For multinationals, replicating the home country’s practices abroad depends entirely on location-specific factors — supplier network, infrastructure and the local ‘culture’. But does product location affect its quality? Nicola Lacetera and Justin R Sydnor compare Japanese-built cars to those built in the US, of the same company (Toyota and Honda) to see whether the long-run value and quality of otherwise identical cars depends on the country of assembly by using data set of over 565,000 used-cars transactions. Their findings suggest that Japanese-assembled versions sell for slightly more than their US-built counterparts. But for the more recent models (those built after 2002), Japan-built cars were no more valuable than those built in the US.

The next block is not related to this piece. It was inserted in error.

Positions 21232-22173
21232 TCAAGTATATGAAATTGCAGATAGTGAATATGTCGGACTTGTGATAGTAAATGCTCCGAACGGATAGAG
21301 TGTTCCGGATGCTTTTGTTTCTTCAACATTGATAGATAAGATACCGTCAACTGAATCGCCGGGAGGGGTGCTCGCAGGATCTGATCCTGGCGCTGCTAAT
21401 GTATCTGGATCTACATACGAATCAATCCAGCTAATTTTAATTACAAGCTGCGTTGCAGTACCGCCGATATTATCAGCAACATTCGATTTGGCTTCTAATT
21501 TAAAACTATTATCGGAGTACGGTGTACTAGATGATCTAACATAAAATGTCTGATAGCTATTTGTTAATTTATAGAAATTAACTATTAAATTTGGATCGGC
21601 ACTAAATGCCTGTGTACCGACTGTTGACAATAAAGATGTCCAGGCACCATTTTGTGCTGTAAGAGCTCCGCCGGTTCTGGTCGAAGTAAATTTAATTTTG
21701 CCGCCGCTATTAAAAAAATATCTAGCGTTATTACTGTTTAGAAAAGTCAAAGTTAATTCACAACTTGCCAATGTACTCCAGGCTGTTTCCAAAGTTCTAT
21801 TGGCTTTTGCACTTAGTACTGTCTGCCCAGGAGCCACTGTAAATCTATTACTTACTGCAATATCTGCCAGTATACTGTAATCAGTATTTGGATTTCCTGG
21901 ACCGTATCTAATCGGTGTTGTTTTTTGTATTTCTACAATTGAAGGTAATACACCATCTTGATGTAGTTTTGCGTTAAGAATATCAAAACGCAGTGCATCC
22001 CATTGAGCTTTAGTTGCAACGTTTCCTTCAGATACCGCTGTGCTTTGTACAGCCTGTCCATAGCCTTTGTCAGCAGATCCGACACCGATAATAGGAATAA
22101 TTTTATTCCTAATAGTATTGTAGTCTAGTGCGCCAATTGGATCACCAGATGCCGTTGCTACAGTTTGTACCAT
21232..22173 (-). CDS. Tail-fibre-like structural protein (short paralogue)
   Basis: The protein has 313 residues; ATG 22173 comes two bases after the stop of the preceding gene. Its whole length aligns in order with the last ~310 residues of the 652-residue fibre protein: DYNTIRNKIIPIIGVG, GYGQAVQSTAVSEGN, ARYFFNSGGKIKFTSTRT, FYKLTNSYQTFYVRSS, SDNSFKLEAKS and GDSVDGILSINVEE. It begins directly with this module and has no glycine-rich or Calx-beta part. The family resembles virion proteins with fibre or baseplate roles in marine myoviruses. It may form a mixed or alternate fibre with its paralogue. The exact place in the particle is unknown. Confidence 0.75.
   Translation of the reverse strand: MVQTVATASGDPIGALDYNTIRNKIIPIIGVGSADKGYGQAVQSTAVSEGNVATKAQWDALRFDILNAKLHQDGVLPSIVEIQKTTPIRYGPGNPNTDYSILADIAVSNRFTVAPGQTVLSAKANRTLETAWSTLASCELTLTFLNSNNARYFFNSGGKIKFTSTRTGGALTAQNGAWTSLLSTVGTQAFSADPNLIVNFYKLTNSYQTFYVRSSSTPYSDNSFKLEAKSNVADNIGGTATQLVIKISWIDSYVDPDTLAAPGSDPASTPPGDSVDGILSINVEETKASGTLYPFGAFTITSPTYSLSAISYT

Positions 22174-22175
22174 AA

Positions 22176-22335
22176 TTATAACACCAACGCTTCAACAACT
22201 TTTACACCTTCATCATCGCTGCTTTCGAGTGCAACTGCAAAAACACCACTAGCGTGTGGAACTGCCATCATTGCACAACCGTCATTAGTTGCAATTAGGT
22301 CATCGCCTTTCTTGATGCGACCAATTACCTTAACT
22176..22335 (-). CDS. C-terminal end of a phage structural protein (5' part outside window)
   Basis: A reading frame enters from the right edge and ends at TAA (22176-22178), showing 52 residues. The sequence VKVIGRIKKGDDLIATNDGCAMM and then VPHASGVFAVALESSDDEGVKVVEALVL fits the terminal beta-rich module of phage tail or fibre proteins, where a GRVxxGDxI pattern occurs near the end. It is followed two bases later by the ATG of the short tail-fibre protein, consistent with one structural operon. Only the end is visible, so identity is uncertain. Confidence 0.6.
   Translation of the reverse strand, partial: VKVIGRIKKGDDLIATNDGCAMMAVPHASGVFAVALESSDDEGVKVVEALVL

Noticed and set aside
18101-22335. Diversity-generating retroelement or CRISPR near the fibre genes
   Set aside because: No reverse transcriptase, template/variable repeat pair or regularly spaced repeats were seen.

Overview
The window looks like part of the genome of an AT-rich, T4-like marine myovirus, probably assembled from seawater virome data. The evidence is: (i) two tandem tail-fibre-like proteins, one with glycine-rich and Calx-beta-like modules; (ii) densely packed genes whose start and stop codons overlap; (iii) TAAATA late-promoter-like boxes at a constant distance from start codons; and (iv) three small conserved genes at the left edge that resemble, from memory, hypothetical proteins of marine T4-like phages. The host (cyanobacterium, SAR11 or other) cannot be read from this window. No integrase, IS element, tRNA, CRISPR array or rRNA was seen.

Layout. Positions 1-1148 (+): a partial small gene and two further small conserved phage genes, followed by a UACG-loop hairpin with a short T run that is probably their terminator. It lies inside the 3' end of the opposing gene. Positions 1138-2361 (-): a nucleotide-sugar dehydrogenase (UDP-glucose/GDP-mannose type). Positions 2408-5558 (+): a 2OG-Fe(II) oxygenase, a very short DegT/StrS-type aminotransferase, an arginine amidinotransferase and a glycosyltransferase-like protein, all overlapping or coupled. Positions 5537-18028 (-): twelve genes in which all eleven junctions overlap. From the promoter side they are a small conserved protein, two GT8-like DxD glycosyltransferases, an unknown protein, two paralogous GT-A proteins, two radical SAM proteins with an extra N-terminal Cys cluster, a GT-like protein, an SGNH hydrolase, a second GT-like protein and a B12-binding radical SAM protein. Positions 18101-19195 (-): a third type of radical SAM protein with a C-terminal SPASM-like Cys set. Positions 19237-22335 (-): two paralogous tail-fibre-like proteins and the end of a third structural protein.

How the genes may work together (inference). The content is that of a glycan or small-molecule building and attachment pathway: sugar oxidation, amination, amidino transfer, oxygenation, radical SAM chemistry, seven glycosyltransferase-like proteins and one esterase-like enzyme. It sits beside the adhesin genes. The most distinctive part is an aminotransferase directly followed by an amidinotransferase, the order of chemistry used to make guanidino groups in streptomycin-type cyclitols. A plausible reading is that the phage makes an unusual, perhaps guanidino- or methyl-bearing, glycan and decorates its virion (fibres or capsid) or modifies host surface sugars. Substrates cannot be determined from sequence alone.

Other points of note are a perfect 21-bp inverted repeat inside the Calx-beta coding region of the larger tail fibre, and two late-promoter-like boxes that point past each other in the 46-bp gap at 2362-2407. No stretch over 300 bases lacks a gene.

Title: Would You Buy a Honda Made in the US? The Impact of Production Location on Manufacturing Quality; Source: NBER
Online reviews are supposed to help consumers make a decision, but fake and biased reviews posted either by a company or an indifferent reviewer makes the process redundant. A study by Dina Mayzlin, Yaniv Dover and Judith A Chevalier analyses the extent of fakery by comparing hotel reviews on travel websites: Expedia and Tripadvisor. Their results suggest that mostly, fake reviews are higher in case of independent hotels and lowest among branded chains. Also, since anyone can post comments on Tripadvisor, hotels with a high incentive to fake have a greater share of positive reviews.
Title: Promotional Reviews: An Empirical Investigation of Online Review Manipulation; Source: NBER